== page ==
In the wake of the tragedy at UCC, many people - both customers and employees - wanted to do something, according to Brad DeLong, district manager for the Oregon branches. Many customers and employees are from Roseburg or have connections to the city, but "even though people may not have been from Roseburg, they were affected [by the incident]," says DeLong.
"We just wanted to do something. We didn't want a lot of fanfare," DeLong says. Selling bracelets and donating the proceeds to the UCC Foundation to go toward their scholarship fund seemed like a good way to offer support.
The scholarship fund gives people who may not have the means to pay for their education the opportunity to go to college. As the area's timber industry has declined, many people who formerly had jobs in that field have had to find jobs in other fields, which require them to re-train. By donating to UCC's scholarship fund, DeLong and other employees hope to help provide people in the community to receive the re-training they need in order to find jobs.
DeLong describes Roseburg as not wanting to let this act of violence affect their way of life. Selling the bracelets helps provide meaningful community support and helps commemorate the lives of the victims, not the gunman or the violence.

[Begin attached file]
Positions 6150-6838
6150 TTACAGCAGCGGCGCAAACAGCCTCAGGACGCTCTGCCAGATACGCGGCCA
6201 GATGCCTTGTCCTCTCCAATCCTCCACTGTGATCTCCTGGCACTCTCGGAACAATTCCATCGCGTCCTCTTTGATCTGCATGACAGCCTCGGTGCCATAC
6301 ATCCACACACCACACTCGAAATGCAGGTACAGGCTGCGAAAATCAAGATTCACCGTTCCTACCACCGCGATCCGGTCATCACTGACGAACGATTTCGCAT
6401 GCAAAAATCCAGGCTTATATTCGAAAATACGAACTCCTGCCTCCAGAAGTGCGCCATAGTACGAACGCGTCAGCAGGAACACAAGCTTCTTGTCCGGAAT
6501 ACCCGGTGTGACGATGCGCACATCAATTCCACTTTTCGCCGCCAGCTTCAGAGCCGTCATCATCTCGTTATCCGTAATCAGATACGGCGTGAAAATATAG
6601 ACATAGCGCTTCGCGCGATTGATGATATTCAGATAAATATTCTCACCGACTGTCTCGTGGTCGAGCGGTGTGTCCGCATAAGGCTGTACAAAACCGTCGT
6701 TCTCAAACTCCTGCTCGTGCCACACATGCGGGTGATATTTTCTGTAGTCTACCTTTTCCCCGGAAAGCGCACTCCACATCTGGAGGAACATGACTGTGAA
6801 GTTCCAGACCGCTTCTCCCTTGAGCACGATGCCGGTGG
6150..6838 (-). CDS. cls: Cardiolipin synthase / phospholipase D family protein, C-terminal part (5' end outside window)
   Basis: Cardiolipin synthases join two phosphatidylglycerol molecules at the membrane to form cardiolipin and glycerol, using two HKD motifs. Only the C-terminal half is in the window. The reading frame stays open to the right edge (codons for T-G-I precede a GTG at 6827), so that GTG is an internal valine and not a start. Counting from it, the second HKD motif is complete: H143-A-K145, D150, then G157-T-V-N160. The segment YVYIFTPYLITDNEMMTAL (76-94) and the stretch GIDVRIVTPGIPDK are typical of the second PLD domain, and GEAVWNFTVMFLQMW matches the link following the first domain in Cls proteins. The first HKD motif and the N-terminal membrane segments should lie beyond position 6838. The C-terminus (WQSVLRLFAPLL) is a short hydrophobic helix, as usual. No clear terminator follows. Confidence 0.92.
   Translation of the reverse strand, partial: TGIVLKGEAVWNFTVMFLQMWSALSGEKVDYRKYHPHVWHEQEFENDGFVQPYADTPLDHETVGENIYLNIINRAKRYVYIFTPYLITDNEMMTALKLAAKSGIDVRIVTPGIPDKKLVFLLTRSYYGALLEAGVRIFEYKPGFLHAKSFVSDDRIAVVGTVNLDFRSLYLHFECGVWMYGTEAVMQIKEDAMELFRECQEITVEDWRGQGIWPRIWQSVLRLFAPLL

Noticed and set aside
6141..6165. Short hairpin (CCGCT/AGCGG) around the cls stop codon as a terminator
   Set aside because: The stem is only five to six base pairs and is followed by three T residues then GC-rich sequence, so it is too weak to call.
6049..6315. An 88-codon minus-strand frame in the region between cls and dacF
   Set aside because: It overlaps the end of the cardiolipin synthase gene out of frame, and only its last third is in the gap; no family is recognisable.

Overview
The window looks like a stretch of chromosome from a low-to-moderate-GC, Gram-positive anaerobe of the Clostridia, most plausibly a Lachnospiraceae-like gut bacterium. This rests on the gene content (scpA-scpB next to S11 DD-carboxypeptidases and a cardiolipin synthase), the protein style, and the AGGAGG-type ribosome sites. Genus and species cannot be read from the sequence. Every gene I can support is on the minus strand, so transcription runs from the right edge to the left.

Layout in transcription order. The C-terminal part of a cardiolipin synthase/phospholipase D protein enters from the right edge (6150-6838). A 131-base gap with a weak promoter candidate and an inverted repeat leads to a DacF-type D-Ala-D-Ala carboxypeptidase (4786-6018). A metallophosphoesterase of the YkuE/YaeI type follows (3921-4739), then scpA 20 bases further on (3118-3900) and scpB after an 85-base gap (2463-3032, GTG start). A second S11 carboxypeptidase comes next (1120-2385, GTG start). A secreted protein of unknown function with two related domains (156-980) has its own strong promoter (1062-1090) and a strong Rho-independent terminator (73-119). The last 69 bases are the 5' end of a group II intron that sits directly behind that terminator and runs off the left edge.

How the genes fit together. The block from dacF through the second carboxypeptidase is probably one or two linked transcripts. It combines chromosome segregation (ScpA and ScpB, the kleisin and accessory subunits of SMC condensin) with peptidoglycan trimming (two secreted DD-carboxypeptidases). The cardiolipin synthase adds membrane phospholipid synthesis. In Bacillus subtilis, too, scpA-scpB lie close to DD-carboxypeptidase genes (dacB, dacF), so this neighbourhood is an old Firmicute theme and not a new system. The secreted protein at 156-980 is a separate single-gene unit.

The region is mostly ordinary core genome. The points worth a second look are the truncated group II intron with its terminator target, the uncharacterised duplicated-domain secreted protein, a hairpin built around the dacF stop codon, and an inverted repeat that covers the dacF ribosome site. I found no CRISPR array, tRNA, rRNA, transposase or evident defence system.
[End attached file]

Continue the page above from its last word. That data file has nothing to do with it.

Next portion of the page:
"A lot of customers have liked it and said that they're glad we're doing this," DeLong says of the fundraiser. So far, the branches have raised $900 from the bracelets, but DeLong hopes to reach their goal of $3,000 before the fundraiser ends at the end of December.
To purchase a "UCC Strong" bracelet, please visit a branch in Oregon.
If you would like to donate to the UCC Foundation, please visit the UCC website.*
* Please note that Springleaf has changed its name to OneMain.
The views and opinions expressed in this article are those of the author and do not necessarily reflect the opinion or position of OneMain. The information in this article is provided for education and informational purposes only, without any express or implied warranty of any kind, including warranties of accuracy, completeness or fitness for any particular purpose. The information in this article is not intended to be and does not constitute financial, legal or any other advice. The information in this article is general in nature and is not specific to you the user or anyone else. The author was compensated by OneMain for this post.